Post-Partum Haemorrhage (PPH) is among the leading causes of maternal mortality in Kenya, contributing to 34% of deaths.

PPH can be defined as excessive bleeding and loss of blood occurring shortly after giving birth, but it can also happen in the days and weeks after delivery. 

WHO defines PPH as losing more than 500 millilitres (ml) of blood 24 hours after vaginal birth, and more than 100 ml of blood after a caesarean (C-section) birth.

The condition can lead to shock and sometimes death due to a dangerous drop in blood pressure. 

Migori’s maternal mortality

Migori County is among the 15 counties in Kenya grappling with the issue of maternal deaths, with PPH being the leading direct cause of these deaths. 

In a bid to improve on maternal healthcare in Migori county, clinical health workers across the county have been trained on how haemorrhage management.

This was done though haemorrhage mentorship training programme, aimed at reducing maternal and infant deaths in the county.

Denis Ochieng the National Master Trainer on haemorrhage said that the mentorship package was rolled out by the national government to reduce maternal and infant mortality in the country.

A total of 32 clinical officers and nurses drawn across the county were trained in competent skills on how to use the Non-pneumatic Anti-shock Garment (NASG).

This a low-cost technology and a first aid mechanism that is meant to support and prevent Post-partum haemorrhage (PPH) in women during emergencies.

Ochieng noted that the haemorrhage mentorship programme was a practical-cantered approach aimed at training health workers to improve maternal care in the country.

“Initially we have been training and mentoring our clinical health workers through other models that were theoretically best with little impact in reducing maternal and infant mortality”, said Ochieng.

He emphasized that the programme will identify champion mentors to retrain other health workers across the county as well as improve the relationship between the champions and mentors.

Maternal healthcare and indicators

Migori County Nursing Officer Alice Munga noted that the county maternal indicators were comprehensively better with birth attendance standing at 90 percent in the 238 health facilities in the county.

Munga acknowledged that the county maternal death stood at around 392 per 100,000 live births occurrences.

However, she noted that more strategies were being put in place like the haemorrhage mentorship package to try and reduce maternal deaths.

Additionally, she encouraged pregnant women to adhere to the four pre-natal care attendances to help address any complications that may arise during the delivery period.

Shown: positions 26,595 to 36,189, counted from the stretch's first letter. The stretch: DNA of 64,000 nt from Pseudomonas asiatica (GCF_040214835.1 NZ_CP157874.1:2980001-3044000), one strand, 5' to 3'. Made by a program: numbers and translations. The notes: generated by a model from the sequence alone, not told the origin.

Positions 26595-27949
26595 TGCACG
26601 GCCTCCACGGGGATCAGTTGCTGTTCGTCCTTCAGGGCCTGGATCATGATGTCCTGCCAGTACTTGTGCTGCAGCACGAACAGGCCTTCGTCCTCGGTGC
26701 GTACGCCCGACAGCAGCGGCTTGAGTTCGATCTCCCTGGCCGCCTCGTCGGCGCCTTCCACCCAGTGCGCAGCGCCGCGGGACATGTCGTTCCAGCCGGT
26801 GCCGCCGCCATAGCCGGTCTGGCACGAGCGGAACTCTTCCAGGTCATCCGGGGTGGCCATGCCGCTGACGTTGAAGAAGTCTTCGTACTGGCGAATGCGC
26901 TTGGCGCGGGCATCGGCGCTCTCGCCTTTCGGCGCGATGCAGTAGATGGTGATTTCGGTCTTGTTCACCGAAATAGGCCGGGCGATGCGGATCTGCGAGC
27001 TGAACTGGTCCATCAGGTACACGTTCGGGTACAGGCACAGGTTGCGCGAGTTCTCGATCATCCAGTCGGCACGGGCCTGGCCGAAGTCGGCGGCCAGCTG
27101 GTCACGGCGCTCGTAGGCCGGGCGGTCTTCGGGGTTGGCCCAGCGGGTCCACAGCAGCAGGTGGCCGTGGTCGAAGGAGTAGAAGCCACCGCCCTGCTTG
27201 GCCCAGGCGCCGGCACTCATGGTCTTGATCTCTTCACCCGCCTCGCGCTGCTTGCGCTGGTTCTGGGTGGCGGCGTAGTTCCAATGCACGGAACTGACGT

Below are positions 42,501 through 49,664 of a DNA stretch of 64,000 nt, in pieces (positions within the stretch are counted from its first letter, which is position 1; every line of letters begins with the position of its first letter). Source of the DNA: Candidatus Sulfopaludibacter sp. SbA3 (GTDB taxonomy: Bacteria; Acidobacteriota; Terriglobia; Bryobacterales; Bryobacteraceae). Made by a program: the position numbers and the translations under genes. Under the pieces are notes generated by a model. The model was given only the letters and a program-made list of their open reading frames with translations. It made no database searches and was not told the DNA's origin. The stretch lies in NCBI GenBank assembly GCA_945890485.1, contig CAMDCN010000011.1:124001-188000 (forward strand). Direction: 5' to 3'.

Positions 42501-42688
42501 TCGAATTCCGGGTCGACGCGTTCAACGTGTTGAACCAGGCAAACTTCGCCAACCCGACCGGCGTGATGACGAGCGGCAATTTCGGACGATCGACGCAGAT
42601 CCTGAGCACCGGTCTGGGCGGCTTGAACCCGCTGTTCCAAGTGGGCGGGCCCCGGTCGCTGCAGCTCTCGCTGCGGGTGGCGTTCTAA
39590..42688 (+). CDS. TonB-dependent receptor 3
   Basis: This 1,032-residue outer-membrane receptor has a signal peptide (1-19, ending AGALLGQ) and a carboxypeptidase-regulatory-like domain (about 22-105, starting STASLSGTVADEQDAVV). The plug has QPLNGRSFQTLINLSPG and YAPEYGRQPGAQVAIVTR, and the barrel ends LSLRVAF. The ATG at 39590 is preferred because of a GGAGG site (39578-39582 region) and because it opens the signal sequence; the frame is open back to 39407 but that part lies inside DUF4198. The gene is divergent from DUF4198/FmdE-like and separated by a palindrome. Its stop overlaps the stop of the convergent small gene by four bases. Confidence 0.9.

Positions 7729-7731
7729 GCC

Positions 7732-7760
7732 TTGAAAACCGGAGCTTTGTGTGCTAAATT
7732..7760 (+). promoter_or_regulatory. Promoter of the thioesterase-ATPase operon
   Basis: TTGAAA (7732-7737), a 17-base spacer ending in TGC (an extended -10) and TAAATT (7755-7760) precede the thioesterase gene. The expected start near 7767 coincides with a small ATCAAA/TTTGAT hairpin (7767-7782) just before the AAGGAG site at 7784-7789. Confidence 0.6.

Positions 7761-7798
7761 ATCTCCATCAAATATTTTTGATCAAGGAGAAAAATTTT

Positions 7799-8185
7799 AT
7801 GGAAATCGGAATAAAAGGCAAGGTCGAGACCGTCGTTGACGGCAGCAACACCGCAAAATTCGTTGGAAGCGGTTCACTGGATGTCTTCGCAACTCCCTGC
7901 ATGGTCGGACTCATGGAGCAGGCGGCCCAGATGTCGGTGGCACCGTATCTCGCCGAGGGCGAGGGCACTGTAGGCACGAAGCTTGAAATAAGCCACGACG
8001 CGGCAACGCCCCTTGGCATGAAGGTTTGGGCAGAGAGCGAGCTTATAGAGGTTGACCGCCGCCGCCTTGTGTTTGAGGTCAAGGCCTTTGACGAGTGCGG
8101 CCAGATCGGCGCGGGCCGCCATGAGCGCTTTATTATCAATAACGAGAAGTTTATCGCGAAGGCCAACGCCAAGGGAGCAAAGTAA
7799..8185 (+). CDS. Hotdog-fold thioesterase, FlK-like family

Migori County’s pre-natal care have four mandatory visits stood at 52 percent but with the haemorrhage mentorship programme the county aims to reach 70 percent.

Munga affirmed that mentored clinical officers and nurses will be haemorrhage Trainers of Trainers (ToTs) to help retrain other health workers in their respective healthcare facilities to help reduce the mortality rate.

Ferida Owendi, nurse-midwife and one of the mentorship beneficiaries said that it was a privilege to be mentored and promised to pass on the skills and knowledge to her peers at her training facility.

Owndi added that the haemorrhage programme skills will help to manage emergencies at the local hospitals before referrals are made to prevent unnecessary maternal deaths caused by PPH.

The training was organised through a partnership of Lwala Community Alliance (LCA).

LCA is a non-profit organisation that works to improve the health, education and well-being of communities in rural western Kenya.

The organization operates a health centre at Lwala that provides comprehensive primary healthcare services.

LCA has been at the forefront in helping the Migori health department in addressing the haemorrhage condition.

This has been aided through the Obstetric Haemorrhage Initiative (OHI) introduced by the organisation to county health facilities.

OHI is a bundle of protocols and tools that treat obstetric haemorrhage cases.

OHI relies on lifesaving supplies like uterotonics, tranexamic acid and the uterine balloon tamponade.

NASG garment is also one of the bundles of protocols and tools used to manage obstetric haemorrhage. 

The Organisation has so far distributed 985 garments to both public and private health facilities in the county as well as trained 322 ToTs.

Obstacles to better Maternal healthcare

However, staff attrition is also another challenge derailing the success of handling haemorrhage cases across the county facilities. 

This happens when a fully trained health provider resigns, retires or gets their contract terminated.

The evident slower progress and the uptake of the innovation in various local health facilities. At times it also lowers the morale of other staff.

Another challenge is poor referral services to a high-level hospital have been a big threat to saving the lives of patients.

This is heavily contributed to by poor road networks and the inaccessibility of facilities in remote areas, especially during the rainy season.

Finally lack of enough ambulances to ferry patients has also been a challenge, mostly when there is more than one case in one hospital.

When these are put in place, the rates will even reduce further.

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